Firstly I will take a full database backup, the reason for backup is to ensures the database is in Full recovery mode and not in psuedo-simple mode.

BACKUP database demodb to disk = 'C:\BACKUP\demodb.bak'

If I then run a DBCC LOGINFO we can see that 1 of the 2 virtual log files (VLFs) are are active, they have a status of 2. I will cover VLF’s and the circular nature of the transaction log in a later posts, but for now DBCC LOGINFO shows some information on VLFs. a status of 2 means the VLF  is active, a status of 0 means that it is inactive or has been been truncated and can be used again.


I will then run some inserts on my table, all of which will be logged in the transaction log:

SET @i = 0

SET @j = 100000

WHILE @i < 10000

INSERT  INTO dbo.t1 ( id, Amount )
VALUES  ( @i, @j + @i )
SET @i = @i + 1

Running the DBCC LOGINFO command again,  you can see from the below diagram the log has grown and the number of active VLF’s has increased, I now have 103 VLF’s in my log and 102 are active, this means they cannot be re-used until they are marked as inactive and truncated.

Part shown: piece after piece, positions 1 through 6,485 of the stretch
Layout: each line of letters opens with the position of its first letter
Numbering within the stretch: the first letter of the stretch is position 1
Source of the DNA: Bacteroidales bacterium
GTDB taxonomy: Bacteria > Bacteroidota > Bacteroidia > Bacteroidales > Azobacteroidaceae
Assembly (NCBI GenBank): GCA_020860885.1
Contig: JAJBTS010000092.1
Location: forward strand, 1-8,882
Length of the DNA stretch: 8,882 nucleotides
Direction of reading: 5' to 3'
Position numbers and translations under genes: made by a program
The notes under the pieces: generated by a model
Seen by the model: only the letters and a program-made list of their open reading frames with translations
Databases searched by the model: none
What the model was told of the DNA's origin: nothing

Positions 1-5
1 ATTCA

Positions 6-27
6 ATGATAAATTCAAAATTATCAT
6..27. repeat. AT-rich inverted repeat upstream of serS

I will then run another full backup of my database, to prove that a full backup of a database in full recovery mode does not truncate the log.

backup database demodb to disk = 'C:\BACKUP\demodb2.bak'

Running DBCC LOG info shows that the log has not been truncated by the full backup, the same number of VLFs are still active with a status of 2.

dbcc loginfo

The following results show that we still have 103 VLFs with 102 with a status of 2 – active.


If we then run a LOG backup and then run the DBCC LOGINFO command we can see that the log has been truncated and more of the VLF’s have been marked as inactive with a status of 0 and can now be reused.